Gone With the Wind
Release year: 1939
Director: Victor Fleming, George Cukor, Sam Wood
Screenwriter: Sidney Howard, Margaret Mitchell (novel)
Starring: Vivien Leigh, Clark Gable, Leslie Howard, Olivia de Havilland, Hattie McDaniel, Butterfly McQueen, Cammie King Conlon, Barbara O’Neill, Evelyn Keyes, Ann Rutherford
Ratings: 8 Oscars: Best Picture, Best Actress (Vivien Leigh), Best Supporting Actress (Hattie McDaniel), Best Director, Best Adapted Screenplay, Best Cinematography (color), Best Art Direction, Best Film Editing.5 Oscar nominations: Best Actor (Clark Gable), Best Supporting Actress (Olivia de Havilland), Best Sound, Best Special Effects, Best Original Score.
Moviegeek Sunday Classic #37, week 8 2015
The epic tale of the strong willed Scarlett O’Hara (Viven Leigh) and her struggle to keep her spirit and her beloved Tara during the American Civil War and about her passionate relationship with her male equal Rhett Butler (Clark Gable).
They don’t make movies in this scale anymore and somehow I doubt that they could. It seems impossible that someone could make a four hour long drama today and make people rush to the cinema to see it. But that is excactly what happened when Gone With the Wind was released. Based on the bestselling novel by Margaret Mitchell, Gone With the Wind was highly anticipated and didn’t disappoint went it blew into cinemas and dazzled its audience. As a true classic it has so far proven ageless and todays audience will undoubtly find themselves as mesmerized by the dramatic tale of spoiled southern belle Scarlett O’Hara as the audience was at its premiere. Understanding the importance of casting the right Scarlett, more than 1400 candidates were interviewed with 90 screen-tested before the choice fell on British actress Vivien Leigh (A Streetcar Named Desire, 1951) who was choosen due to her striking resemblance to the Scarlett O’Hara described by Margaret Mitchell, and after training with an expert in southern dialects, Leigh disappeared completely into the part as the self-centered, arrogant and head-strong Scarlett with such a force that she not only instantly become one with the character, she completely stole the entire movie. In retrospect it seems unlikely that anyone else but Gable (It Happened One Night, 1934) could have been a match for Leigh and he was the popular choice for Rhett Butler at the time as well. The strong willed heroine consists of much more than meets the eye, and Rhett’s appreciation of his feisty love interest helps us as audience to recognise the courage, determination but also the insecure heart buried beneath her pouty lips. The character of Rhett Butler (by Gable called a ‘once in a lifetime oppertunity’) is wonderfully complex in that he is seen as something of a lout while turning out to show more integrity than most of the characters in the movie. Like that of his leading lady, the character Rhett Butler was real and breathing, a mixture of Mitchell’s brilliant writing and the two actors’ outstanding performances. It definitely took a man to match the head strong O’Hara and Gable easily manages to give that strength to his character while adding so much passion that he still has women all over the world sighing at the sight of him. To support Gable and Leigh were a brilliant cast dominated by among other Leslie Howard (Pygmalion, 1938) as Ashley and an adorable Olivia de Havilland (The Adventures of Robin Hood, 1938) as his sweet wife Melanie, but especially an excellent and Oscar winning performance by Hattie McDaniel (Song of the South, 1946) whose Mammy lends her strength and attitude to the movie, and Butterfly McQueen (The Mosquito Coast, 1986) as the lazy drama queen Prissy. With the horror of war, passionate love, tender friendships and love triangles, Gone With the Wind has something to please just about everyone and it is still more than capeable of leaving you captured by its glory. Without doubt still one of the greatest classics and one of the best movies ever made!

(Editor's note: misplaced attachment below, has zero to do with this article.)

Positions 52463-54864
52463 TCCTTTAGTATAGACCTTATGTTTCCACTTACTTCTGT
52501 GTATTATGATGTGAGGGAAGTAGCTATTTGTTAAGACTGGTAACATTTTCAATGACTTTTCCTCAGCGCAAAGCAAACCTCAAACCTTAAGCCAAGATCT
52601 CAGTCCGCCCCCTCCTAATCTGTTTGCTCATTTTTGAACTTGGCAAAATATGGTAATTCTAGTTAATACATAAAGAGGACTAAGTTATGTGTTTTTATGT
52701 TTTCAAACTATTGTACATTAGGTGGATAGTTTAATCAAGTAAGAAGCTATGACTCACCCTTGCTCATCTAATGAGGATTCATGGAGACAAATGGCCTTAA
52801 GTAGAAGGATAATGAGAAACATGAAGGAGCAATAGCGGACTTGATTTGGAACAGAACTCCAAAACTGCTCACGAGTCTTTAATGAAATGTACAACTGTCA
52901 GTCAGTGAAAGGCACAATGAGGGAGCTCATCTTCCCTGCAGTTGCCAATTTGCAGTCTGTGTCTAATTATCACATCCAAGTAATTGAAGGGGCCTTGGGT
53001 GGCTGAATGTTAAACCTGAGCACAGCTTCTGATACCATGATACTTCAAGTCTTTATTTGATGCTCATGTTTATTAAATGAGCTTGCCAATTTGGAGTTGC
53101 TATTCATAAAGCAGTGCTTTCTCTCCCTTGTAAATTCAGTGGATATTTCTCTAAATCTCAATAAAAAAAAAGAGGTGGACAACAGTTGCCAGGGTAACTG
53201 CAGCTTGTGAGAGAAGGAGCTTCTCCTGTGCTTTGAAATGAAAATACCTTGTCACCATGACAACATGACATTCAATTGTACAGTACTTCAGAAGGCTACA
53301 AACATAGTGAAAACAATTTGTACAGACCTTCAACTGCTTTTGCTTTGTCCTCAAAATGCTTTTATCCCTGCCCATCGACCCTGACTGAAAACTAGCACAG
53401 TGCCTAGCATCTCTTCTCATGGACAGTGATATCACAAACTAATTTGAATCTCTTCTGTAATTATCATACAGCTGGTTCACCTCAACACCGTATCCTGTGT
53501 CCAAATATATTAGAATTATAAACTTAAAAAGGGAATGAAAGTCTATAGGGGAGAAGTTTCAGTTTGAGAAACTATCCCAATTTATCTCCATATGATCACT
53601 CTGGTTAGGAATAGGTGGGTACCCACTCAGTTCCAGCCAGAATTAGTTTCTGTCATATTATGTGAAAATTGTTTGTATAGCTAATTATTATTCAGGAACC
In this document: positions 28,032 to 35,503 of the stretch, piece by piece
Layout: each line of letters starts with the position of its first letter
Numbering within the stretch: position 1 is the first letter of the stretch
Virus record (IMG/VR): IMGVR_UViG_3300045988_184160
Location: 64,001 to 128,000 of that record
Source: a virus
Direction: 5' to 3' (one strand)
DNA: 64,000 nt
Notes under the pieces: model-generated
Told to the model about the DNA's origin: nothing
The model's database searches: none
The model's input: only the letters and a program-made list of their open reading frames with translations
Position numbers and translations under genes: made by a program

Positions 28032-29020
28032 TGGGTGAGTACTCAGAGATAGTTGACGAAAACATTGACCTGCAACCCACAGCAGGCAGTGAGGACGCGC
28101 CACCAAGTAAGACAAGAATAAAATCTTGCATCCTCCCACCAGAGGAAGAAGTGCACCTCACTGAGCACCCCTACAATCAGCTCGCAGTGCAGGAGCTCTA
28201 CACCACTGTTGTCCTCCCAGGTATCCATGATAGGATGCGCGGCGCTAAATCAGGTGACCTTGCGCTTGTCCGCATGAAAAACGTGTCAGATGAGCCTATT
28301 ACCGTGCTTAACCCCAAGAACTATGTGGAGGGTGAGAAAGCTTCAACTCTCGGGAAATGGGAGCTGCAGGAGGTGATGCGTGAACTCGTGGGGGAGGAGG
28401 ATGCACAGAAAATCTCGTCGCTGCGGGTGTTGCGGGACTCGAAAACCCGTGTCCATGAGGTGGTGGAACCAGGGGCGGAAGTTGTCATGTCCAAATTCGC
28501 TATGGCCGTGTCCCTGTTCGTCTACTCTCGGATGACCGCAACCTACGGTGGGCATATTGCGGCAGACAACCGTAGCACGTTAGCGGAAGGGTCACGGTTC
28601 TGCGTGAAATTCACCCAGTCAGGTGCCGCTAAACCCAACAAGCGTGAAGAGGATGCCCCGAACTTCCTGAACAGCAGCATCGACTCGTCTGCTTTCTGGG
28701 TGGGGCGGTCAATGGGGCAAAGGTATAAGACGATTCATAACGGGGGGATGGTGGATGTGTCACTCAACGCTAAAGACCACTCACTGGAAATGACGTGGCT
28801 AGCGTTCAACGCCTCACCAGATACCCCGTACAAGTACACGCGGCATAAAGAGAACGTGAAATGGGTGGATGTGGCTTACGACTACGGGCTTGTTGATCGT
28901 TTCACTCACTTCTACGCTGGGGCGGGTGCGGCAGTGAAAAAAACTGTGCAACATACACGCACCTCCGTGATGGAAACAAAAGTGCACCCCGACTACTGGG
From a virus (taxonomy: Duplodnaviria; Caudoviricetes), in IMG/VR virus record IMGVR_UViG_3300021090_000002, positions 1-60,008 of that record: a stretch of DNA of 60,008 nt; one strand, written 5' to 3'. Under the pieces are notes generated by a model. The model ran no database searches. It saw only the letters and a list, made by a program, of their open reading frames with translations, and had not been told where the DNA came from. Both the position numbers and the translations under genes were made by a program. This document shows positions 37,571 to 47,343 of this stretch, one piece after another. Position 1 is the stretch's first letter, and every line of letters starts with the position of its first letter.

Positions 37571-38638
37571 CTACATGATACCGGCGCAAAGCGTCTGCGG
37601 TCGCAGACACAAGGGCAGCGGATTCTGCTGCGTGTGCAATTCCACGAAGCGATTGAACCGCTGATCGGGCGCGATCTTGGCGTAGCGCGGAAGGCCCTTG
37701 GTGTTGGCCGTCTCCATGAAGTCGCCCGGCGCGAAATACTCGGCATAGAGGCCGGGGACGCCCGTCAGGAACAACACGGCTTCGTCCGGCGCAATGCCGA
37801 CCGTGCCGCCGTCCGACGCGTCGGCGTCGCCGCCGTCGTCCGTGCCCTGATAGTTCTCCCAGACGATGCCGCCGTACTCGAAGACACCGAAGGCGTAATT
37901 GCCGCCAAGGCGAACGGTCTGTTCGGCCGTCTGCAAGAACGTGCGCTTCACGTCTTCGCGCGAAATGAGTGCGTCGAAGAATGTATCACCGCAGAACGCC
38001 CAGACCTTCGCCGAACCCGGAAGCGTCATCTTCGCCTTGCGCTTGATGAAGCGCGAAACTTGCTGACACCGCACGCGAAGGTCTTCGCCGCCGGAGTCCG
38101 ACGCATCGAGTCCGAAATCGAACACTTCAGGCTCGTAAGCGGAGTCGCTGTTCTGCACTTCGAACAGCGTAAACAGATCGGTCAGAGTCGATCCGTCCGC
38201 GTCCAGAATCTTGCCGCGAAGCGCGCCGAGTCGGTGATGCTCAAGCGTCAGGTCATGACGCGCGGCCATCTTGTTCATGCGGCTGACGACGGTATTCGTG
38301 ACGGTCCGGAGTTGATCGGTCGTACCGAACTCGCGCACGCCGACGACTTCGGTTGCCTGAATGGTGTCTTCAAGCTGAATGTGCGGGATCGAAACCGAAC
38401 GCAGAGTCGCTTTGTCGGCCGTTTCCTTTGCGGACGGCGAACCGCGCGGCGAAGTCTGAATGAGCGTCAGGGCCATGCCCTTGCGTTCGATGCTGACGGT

Hattie McDaniel who was the first African-American to win an Academy Award was unable to attend the premiere in racially segregated Atlanta annoying Clark Gable to a degree were he threatened to boycott the premiere unless she could attend. Hattie McDaniel convinced him to go anyway.
During the scene in which Rhett carries Scarlett up the stairs a lot of things went wrong and Gable ended up carrying Leigh up the stairs about a dozen times before the director were satisfied with the result. After he had asked Gable to try it once more the director thanked Gable: ‘I really didn’t need that shot – I just had a little bet on that you couldn’t make it.’
There are more than 50 speaking roles and 2,400 extras in the film.
Picture copyright: Sandrew Metronome